4. Wild geese fly in V formation for a very pragmatic reason: a flock of geese flying in formation can move faster and maintain flight longer than any one goose flying alone. Synergy is a law of nature. By flying in “V ” formation, the whole flock adds at least 71% greater flying range than if each bird flew on its own.

    Lesson: People who share a common direction and sense of community can get where they are going quicker and easier because they are traveling on the thrust of one another.

    Whenever a goose falls out of formation, it suddenly feels the drag and resistance of trying to go it alone and quickly gets back into formation to take advantage of the lifting power of the bird immediately in front.

    Lesson: If we have as much sense as a goose, we will stay in formation with those who are heading in the same direction as we are.

    When the lead goose gets tired, he rotates back in the wing and another goose flies point.

    Lesson: It pays to take turns doing hard jobs, with people or with flying geese.

    These geese honk from behind to encourage those up front to keep up their speed.

  5. yes Ross, I understand you 100%. In order for others to understand,they must have already arrived at the conclusion, words just piece together the puzzle…but the puzzle is already predetermined. words are the comforting factor in connecting with another for intellectual understanding. I love your geese analogy.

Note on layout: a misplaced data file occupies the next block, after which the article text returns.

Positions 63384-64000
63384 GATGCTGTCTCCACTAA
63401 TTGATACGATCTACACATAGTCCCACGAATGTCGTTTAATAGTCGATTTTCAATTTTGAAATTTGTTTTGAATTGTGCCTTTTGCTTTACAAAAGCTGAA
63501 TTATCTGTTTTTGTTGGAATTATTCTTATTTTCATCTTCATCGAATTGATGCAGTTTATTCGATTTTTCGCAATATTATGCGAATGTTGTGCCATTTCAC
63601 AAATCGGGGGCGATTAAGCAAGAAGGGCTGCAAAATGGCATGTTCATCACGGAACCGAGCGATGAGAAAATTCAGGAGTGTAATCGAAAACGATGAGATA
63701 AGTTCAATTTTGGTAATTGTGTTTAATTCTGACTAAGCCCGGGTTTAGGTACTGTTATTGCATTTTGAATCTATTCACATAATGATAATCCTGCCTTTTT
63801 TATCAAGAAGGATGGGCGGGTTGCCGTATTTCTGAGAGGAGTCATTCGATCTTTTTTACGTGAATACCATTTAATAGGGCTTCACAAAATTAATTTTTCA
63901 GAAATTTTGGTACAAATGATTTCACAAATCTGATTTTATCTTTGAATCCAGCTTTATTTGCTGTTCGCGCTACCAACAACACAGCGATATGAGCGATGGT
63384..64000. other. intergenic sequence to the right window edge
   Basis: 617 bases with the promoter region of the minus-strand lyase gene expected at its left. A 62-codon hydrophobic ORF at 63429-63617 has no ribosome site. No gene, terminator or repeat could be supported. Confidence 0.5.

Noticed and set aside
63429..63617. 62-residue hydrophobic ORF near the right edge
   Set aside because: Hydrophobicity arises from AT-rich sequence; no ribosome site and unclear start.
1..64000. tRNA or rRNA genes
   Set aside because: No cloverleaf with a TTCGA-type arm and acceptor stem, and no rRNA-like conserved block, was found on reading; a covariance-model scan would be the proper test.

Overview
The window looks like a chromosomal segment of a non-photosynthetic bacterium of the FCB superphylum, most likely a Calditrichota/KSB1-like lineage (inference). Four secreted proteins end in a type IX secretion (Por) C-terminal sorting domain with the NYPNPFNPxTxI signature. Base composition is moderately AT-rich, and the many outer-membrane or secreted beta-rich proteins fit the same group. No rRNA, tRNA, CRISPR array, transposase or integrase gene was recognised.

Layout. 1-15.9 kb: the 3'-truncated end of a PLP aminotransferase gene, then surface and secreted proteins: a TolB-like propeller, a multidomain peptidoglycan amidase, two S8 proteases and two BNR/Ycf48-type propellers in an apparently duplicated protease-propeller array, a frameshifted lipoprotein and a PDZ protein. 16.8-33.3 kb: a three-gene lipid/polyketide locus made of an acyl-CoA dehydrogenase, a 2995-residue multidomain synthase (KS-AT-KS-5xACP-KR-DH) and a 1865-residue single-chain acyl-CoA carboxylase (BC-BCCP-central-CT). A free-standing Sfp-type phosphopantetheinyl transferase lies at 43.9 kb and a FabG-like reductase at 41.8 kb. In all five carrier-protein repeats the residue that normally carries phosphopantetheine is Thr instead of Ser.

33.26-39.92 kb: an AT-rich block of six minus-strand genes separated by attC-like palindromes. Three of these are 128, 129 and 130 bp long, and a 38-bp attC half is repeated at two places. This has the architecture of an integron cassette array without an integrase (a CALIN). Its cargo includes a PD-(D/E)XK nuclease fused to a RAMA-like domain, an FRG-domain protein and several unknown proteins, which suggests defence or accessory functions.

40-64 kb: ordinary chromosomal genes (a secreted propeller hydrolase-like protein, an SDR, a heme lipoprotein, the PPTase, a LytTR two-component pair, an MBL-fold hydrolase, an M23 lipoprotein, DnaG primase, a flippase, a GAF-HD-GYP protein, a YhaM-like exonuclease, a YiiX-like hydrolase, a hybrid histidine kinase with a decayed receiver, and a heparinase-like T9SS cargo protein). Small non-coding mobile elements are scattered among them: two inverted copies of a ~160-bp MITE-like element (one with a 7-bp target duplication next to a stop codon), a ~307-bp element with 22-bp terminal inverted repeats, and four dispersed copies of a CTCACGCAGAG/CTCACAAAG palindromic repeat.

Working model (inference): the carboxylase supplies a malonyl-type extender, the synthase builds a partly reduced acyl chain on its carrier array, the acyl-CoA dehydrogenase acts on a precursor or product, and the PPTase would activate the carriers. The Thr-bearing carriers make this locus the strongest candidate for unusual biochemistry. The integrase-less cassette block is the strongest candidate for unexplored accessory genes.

6. Often times when I travel through my mind, I’ll stop to wonder if I should remember how I got there so I can tell others. But then it occurs to me that you can’t show others your ideas. Words are nothing more than symbols of different concepts and ideas, so therefore somebody has to already know what you’re trying to say in order to understand it. That’s why words work well enough in normal day-to-day activity but completely fail when trying to describe something novel. So ultimately, for somebody to understand anything they have to arrive to that conclusion in their own mind.
    So along those lines I’ve always assumed it futile, but now that I see that I’m not the only that is/isn’t crazy it’s reassuring, in a way. Maybe because it’s nice to know if I don’t make it out someone else might. Makes me think about geese. Each goose has to fly for themselves but just the act of flying together allows each of them to fly farther.
    I don’t know at which point that turned into a ramble so I’ll just leave it with this, thanks for sharing sid!